Four reasons why cards and notes can be a good investment for your career.
I received a letter the other day. The kind that arrives in the mail, with a stamp and a colorful envelope addressed to me. At first glance, I thought it was a direct mail piece designed to appear friendly and personal. I imagined the agency choosing the purple envelope to inspire interest and appear unassuming, which for me, "advertising person," rings of suspicion. However, this letter was not from a direct marketer - it was from a friend. I examined the letter, the way, I imagine, someone would examine a dinosaur egg if they came across one. I immediately assumed the worst. Was she abducted and being imprisoned in an Iranian jail seeking my help? Why else would she be sending me a letter? It turns out, to say "hello."
Receiving a letter or card in the mail - or on my desk - from an acquaintance is like Christmas morning except better because you're not expecting it. The randomness of the occurrence wasn't always the case. I remember writing and receiving letters from friends and family when I was a child and teenager. When my friend married, I gave her a memory box full of letters that she wrote me the summer of 1989 when she met her husband while on family vacation. Maybe I miss letters so much because I'm from one of the last generations that can remember the experience of writing and receiving handwritten correspondence. It's different than writing/receiving an email, tweet, or status update. It's quite more personal, meaningful and permanent. It also takes more effort and is more authentic since there's less editing when you're writing (no delete button).
That's nice you're thinking, but what does this have to do with careers? A lot. A handwritten note will carry a lot of weight. It'll allow you to stand out since you'll be in the minority. People like opening an envelope and reading a personal, handwritten note. It takes more time and thought and that, in and of itself, carries a lot of weight. The means of delivery does not matter - mailing it, dropping it off on someone's desk, leaving it with a receptionist, etc. Bottom line, people are not expecting it; they will pay attention.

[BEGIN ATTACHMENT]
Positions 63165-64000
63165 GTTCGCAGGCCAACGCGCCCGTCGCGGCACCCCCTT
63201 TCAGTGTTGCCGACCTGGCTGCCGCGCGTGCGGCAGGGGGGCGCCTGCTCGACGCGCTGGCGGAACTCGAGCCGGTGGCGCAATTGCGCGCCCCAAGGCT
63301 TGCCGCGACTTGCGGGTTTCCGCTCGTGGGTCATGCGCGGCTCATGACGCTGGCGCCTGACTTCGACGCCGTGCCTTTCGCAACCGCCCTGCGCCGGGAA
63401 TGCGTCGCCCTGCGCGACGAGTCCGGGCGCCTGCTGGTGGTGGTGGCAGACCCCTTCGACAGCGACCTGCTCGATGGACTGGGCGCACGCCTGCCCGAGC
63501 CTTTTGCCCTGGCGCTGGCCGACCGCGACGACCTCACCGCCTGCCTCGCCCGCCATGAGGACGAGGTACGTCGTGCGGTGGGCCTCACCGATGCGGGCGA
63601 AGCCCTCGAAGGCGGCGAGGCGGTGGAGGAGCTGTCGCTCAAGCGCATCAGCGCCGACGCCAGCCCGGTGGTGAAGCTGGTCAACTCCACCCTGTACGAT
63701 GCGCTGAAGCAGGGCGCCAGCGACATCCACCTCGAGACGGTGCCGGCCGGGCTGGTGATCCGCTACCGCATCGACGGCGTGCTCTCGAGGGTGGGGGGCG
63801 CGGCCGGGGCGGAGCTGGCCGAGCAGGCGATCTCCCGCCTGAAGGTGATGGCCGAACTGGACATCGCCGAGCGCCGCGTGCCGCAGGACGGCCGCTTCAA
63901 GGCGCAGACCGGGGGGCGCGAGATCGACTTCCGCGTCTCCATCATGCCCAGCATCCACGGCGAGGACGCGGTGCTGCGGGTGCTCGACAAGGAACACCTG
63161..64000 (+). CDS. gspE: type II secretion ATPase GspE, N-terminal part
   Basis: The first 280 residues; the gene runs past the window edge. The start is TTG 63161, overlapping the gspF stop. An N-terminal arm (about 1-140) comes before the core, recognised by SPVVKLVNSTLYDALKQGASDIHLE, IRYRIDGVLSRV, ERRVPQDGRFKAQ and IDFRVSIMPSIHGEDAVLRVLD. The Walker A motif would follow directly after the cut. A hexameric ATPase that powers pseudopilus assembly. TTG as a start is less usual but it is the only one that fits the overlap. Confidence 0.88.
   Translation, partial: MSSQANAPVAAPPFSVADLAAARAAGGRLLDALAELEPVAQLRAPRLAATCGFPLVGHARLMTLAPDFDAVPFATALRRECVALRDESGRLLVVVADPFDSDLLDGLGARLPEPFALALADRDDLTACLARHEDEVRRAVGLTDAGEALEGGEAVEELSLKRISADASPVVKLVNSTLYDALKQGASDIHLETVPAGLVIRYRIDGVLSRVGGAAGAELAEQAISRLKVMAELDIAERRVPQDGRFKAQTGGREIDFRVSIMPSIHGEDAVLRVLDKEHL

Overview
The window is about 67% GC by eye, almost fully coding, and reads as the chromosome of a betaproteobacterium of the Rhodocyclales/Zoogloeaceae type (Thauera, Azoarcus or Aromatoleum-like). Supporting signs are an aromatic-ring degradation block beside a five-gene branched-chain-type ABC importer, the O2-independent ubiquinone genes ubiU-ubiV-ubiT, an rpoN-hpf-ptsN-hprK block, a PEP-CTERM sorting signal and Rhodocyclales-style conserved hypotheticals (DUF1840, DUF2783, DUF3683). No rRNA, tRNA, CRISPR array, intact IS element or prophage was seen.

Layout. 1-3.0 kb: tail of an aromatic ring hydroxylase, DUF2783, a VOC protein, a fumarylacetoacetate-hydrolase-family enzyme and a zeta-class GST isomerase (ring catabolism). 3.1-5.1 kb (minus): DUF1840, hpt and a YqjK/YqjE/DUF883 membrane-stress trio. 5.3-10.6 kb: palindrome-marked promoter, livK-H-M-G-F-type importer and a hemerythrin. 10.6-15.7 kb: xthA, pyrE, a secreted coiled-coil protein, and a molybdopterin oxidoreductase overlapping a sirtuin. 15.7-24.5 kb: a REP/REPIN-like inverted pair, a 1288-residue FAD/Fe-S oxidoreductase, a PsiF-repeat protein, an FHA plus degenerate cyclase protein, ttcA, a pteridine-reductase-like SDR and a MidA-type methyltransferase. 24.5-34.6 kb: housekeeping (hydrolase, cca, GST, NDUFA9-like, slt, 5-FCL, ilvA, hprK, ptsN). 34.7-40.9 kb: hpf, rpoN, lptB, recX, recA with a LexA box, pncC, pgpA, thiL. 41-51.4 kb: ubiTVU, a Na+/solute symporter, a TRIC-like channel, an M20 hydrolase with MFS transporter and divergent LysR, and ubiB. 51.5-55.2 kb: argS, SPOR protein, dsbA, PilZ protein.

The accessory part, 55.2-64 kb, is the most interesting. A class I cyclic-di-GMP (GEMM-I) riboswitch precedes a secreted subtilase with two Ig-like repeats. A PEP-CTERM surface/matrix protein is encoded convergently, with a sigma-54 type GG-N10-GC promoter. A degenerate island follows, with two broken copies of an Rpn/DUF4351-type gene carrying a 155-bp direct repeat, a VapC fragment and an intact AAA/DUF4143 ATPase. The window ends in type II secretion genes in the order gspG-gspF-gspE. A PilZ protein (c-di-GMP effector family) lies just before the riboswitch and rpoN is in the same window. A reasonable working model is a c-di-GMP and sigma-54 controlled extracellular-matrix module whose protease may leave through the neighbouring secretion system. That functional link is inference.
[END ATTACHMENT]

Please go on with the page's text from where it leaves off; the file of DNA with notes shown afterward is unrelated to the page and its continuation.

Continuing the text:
Secondly, part of receiving a handwritten note is more than what you write. It's also the packaging: the envelope, the image, the size, the color, etc. Many times, you can express a lot while saying very little. I've kept cards for years based on the images alone. In these cases, the image, along with the sender, marked an important milestone in my life and this card becomes a memory of that. In the same respect, think about the total package, does it communicate your overall sentiment?
Thirdly, don't only send handwritten notes as a follow-up to an interview (although that would be nice). You should always have a stash of "thank you" cards in your desk since chances are you'll always have someone to thank for something. However, also frequent card shops or be on the lookout for opportunities to surprise and delight. A service that you may want to consider is Send Out Cards, which prints out cards that you choose (using your handwriting as a font) and mails it for less money and time than it would take normally do on your own.
And finally, it's what's behind the task of writing a handwritten note/letter that's important. It shows that you took time and thought to send the right card and message to someone who was not expecting it. It keeps you thinking about others and, ultimately, being thoughtful of others is the best career investment you can make.
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Based in New York, Anna Papadopoulos has held several digital media positions and has worked across many sectors including automotive, financial, pharmaceutical, and CPG.
An advocate for creative media thinking and an early digital pioneer, Anna has been a part of several industry firsts, including the first fully integrated campaign and podcast for Volvo and has been a ClickZ contributor since 2005. She began her career as a media negotiator for TBS Media Management, where she bought for media clients such as CVS and RadioShack. Anna earned her bachelor's degree in journalism from St. John's University in New York.
Anna's ideas and columns represent only her own opinion and not her company's.
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